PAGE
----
French MPs in heated vote on pension reform
French lawmakers vote Wednesday on President Nicolas Sarkozy's controversial pensions overhaul, including raising the retirement age from 60 to 62 by 2018, against a backdrop of fresh protests.
Labour unions were set to take to the streets of Paris as MPs from the left sought to stall the National Assembly vote on a law seen by many as an attack on a French way of life.
However, their bid to delay the vote by each taking turns to speak for five minutes on the bill appeared to have failed after house speaker Bernard Accoyer interrupted the process and said the session would resume at 1300 GMT, sparking the ire of the left.
"I will not allow the use of small manoeuvres to obstruct our parliament in a paralysing and deprecating way," said Accoyer, from Sarkozy's UMP party, to cries from Socialist MPs of "resign."
The head of the Socialist group Jean-Marc Ayrault said that by stalling, MPs of the left had wanted to "pass on popular demands", 10 days after over a million people took to French streets to protest the reform.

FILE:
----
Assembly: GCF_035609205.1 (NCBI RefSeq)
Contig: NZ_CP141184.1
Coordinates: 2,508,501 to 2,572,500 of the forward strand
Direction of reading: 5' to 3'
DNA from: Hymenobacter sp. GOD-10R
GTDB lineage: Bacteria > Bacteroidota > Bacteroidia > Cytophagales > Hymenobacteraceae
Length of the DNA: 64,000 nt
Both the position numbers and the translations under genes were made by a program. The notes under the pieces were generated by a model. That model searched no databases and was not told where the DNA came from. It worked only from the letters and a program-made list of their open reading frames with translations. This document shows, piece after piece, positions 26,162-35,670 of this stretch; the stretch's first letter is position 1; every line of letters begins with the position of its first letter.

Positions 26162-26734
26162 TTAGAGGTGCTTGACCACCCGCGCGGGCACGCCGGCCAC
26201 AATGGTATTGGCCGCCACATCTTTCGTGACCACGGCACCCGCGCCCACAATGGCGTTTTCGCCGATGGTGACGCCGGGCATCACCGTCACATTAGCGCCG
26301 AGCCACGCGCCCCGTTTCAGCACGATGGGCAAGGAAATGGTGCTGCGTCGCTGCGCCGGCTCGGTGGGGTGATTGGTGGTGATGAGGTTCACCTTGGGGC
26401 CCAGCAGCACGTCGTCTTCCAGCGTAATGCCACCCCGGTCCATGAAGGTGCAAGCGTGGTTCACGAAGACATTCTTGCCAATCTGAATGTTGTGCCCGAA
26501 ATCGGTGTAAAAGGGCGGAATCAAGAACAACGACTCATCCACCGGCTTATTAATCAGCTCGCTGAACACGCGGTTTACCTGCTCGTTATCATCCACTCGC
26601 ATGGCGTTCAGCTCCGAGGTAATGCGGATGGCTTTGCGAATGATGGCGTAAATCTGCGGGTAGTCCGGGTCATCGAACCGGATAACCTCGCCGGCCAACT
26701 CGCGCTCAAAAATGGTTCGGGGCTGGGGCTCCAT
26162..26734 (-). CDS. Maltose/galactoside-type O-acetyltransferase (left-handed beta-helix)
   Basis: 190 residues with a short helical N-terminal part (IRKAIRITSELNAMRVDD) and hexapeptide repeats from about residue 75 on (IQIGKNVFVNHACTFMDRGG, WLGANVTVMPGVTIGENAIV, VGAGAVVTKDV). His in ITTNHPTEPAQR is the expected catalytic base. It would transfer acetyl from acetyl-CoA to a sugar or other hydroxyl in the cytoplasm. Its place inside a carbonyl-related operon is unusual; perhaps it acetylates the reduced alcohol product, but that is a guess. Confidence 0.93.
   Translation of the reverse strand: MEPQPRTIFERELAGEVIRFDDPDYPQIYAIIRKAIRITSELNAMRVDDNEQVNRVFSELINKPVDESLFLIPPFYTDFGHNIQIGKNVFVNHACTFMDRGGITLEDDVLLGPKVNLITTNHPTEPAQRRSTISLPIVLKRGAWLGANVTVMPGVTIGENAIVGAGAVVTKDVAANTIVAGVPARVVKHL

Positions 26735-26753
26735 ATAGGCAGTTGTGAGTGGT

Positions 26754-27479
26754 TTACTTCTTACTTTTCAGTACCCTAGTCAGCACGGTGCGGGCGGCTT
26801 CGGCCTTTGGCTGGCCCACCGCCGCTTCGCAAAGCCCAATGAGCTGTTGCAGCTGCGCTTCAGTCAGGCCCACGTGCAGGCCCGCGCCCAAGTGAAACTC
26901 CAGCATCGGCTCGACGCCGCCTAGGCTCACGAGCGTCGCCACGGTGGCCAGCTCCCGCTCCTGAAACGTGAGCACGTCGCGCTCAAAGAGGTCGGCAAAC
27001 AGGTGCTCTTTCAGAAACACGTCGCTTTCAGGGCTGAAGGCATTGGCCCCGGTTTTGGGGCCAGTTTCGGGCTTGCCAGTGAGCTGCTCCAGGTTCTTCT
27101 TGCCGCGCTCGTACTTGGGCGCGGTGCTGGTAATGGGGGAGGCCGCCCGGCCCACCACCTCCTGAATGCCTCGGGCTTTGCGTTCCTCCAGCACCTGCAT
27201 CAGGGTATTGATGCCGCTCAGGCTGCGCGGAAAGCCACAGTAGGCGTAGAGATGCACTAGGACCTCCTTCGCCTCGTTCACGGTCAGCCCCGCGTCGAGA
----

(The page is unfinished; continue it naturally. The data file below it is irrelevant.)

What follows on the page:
In the wake of the protests Sarkozy offered minor changes to the bill, but major unions have said they were not satisfied and have called for another day of action on September 23.
Sarkozy says that the reform, a cornerstone of his agenda as he eyes the next presidential election in 2012, is essential as part of efforts to rein in France's huge budget deficit.
Unions and political opponents say his plan puts an unfair burden on workers. They have made counter proposals including calls for taxes on certain bonuses and on the highest incomes to help fund the pension system.
The government says the reform can save 70 billion euros (90 billion dollars) by 2030 at a time when France's public deficit, at around eight percent of GDP, is well above the eurozone target of three percent.
At 62, the minimum retirement age would still be well under the average of around 64 in the OECD group of wealthy democracies, despite France having one of the world's longest life expectancies.
But French workers also pay high social charges on their salaries, and on an hour-by-hour basis are among the world's most productive, the OECD says.
Sarkozy has been weakened by a summer of scandal and his personal approval rating -- around 34 percent according to several polls -- is at an all-time low, two years before the presidential election.
This months' anti-reform protests drew 1.12 million people, according to the interior ministry, and more than double that according to unions.
Schools, the national rail network, some public services and domestic air services were severely disrupted, and passengers complained of long delays on commuter train services and metros into Paris.
© 2010 AFP